Lessons to Secular Community from 'The Book of Mormon' Musical: Take on Dogma With Humor
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“South Park” creators Trey Parker and Matt Stone have done something unthinkable: made a piece of art about religion that both adamant skeptics and “traditional-values” apologists can enjoy. The Book of Mormon is a show that undermines the very foundations of religious beliefs while acknowledging that many believers are trying their darndest to be good people--all with more cussing and blasphemy than Broadway has ever seen. It’s quite a winning formula, entertainment-wise, but it’s also instructive to the secular community in its methodology for taking on religion, using absurdity rather than anger.
Don't be fooled by the reviews or interviews claiming this play is a "love letter" to Mormonism; it's appreciative of the American Mormon spirit, but it leaves the religion itself with little ground to stand on.
How is it possible that a play can convey a crippling blow to religious dogma and authority without alienating anyone save the most puritan and devout? Is a certain type of humor (plus technically adept song and dance) that makes the targets of the joke feel welcome, as though they are in on the joke, our best weapon against extremist religious stances?
Let it be so! The Book of Mormon musical, which just cleaned up nearly all the major awards at the Tonys and already has the highest-debuting musical soundtrack in history, is a touch more subtle and clever than “South Park.” And unlike the cartoon’s equal-opportunity iconoclasm, the play has a fairly coherent message, which is, basically: “Religion is essentially nonsensical myth and has the same moral validity as Star Wars... but if you recognize this and you don’t take it literally and you don’t use it for bad reasons, then go ahead and believe.”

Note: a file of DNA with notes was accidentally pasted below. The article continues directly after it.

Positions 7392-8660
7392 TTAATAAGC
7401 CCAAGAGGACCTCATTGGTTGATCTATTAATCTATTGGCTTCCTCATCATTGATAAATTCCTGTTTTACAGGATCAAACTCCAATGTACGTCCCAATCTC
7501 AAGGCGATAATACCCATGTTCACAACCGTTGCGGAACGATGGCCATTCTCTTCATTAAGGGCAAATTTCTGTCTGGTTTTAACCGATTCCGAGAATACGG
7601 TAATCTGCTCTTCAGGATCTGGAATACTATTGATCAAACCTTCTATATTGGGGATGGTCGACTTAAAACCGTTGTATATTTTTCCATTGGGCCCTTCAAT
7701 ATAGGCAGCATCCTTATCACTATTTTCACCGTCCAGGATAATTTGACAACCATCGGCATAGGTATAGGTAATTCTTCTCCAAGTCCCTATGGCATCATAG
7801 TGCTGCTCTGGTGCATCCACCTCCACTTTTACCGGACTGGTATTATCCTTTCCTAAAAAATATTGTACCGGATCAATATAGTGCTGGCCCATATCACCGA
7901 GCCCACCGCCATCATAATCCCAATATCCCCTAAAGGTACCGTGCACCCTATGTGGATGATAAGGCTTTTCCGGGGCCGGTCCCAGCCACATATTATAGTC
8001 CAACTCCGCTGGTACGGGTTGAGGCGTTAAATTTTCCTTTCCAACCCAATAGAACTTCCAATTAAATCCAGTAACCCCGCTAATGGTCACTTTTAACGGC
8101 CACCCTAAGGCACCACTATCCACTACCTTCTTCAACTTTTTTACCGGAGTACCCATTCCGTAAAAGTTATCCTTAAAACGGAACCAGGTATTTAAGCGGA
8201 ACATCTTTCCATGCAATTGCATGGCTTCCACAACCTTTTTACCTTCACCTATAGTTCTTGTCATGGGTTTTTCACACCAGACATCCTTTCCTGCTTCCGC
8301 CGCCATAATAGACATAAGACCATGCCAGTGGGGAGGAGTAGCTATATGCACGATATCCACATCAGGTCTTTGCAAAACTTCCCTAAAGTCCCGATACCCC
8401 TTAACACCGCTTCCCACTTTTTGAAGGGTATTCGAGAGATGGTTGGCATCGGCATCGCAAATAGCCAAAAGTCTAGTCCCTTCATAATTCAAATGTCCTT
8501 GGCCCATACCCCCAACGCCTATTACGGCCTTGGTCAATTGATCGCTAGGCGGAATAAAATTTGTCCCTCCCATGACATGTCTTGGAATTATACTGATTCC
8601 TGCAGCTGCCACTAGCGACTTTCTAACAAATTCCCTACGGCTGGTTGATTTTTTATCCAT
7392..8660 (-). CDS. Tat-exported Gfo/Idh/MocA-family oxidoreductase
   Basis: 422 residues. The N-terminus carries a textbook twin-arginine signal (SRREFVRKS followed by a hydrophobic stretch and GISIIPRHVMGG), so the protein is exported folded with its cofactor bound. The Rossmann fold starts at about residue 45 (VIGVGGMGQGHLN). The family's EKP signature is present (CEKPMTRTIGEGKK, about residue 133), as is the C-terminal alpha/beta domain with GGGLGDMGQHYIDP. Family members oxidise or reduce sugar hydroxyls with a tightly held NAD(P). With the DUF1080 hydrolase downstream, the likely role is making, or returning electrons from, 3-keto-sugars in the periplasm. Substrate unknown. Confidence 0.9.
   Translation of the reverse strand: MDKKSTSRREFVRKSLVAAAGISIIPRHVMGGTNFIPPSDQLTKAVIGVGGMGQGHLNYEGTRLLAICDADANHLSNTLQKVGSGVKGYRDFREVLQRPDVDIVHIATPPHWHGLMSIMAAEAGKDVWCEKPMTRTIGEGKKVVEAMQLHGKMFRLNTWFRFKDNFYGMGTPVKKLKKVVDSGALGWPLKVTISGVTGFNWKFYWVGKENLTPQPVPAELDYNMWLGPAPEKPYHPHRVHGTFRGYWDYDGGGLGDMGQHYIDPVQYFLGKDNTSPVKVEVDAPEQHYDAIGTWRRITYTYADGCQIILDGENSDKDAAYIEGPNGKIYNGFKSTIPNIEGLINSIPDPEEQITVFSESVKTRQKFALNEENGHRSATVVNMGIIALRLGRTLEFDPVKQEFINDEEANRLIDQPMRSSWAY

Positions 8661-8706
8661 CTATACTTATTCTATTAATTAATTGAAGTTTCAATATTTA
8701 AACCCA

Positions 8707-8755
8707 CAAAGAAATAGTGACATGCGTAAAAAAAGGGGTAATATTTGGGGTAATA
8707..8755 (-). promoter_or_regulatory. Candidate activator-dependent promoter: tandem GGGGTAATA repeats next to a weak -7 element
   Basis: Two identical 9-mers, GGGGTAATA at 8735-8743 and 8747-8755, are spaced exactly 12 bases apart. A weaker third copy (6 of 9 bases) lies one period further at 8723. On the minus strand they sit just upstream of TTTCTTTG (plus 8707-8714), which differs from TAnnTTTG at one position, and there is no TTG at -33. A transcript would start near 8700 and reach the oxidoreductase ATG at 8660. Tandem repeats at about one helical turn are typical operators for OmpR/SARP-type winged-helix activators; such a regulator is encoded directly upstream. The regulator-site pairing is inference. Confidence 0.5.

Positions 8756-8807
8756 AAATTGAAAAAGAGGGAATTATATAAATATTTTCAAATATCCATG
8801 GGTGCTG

The Book of Mormon's story concerns two highly mismatched young LDS missionaries. Elder Price is floating through life in a smug but smiling haze of his own purity and self-righteousness, while Elder Cunningham is geeky, incompetent and more well-versed in Star Wars and Tolkien than his own faith’s liturgy. The two are sent on their mission to a comically exaggerated village in Uganda, a place where every single problem on the sub-Saharan African continent is congregated in one tiny stage-set: AIDS, drought, female genital mutilation, and a homicidal warlord with a fearful reputation and a name that’s a string of unprintables.
When our two missionaries’ upbeat attitudes (a perfect match for the musical form) come into contact with the locals’ poverty and despondency, what results is a vicious satire of Mormonism, Western attitudes and religion in general. The missionaries’ increasing desperation to gain converts, and the rather imaginative route they end up taking to success, implies that twisting, warping and changing mythology to suit people’s spiritual needs is a time-honored religious tradition, one from which no major faith has been exempt.
There’s no more perfect medium for this ideological juggling than the musical format, in which clever lyrics, melodies, dance steps and acting must all be juggled as well. The heroes’ journey is relayed to us through good old Broadway song-and-dance, with each song being a pitch-perfect parody of a sub-style within the musical genre. The musical numbers mock everything from the overly melodramatic Les Mis to the play-within-a play in the The King and I to the current fad of rock musicals.
The highlight for Broadway fans may be “Turn it Off,” an achingly hilarious tap-dancing chorus line number about repression, sexual and emotional, in Mormonism. A secondary character tap-dances and shimmies with increasing camp to lyrics about “crushing” his gay thoughts as per his religious instruction. It’s a hilarious juxtaposition and it allows Mormon and non-Mormons in the audience to have a laugh at this “nifty little Mormon trick.”